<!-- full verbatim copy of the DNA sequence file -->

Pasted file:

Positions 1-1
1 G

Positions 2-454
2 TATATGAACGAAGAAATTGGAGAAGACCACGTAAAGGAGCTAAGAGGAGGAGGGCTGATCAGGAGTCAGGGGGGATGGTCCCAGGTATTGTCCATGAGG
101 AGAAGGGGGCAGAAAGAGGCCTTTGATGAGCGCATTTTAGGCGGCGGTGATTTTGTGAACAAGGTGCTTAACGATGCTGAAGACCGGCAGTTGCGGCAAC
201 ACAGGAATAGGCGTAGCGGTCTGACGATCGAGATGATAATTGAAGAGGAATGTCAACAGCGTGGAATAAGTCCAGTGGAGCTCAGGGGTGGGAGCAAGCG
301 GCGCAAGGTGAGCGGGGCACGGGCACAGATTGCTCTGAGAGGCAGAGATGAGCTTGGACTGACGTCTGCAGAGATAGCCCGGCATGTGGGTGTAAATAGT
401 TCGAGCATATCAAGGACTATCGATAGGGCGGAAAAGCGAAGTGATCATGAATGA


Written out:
Positions 1-1
1 G

Positions 2-454
2 TATATGAACGAAGAAATTGGAGAAGACCACGTAAAGGAGCTAAGAGGAGGAGGGCTGATCAGGAGTCAGGGGGGATGGTCCCAGGTATTGTCCATGAGG
101 AGAAGGGGGCAGAAAGAGGCCTTTGATGAGCGCATTTTAGGCGGCGGTGATTTTGTGAACAAGGTGCTTAACGATGCTGAAGACCGGCAGTTGCGGCAAC
201 ACAGGAATAGGCGTAGCGGTCTGACGATCGAGATGATAATTGAAGAGGAATGTCAACAGCGTGGAATAAGTCCAGTGGAGCTCAGGGGTGGGAGCAAGCG
301 GCGCAAGGTGAGCGGGGCACGGGCACAGATTGCTCTGAGAGGCAGAGATGAGCTTGGACTGACGTCTGCAGAGATAGCCCGGCATGTGGGTGTAAATAGT
401 TCGAGCATATCAAGGACTATCGATAGGGCGGAAAAGCGAAGTGATCATGAATGA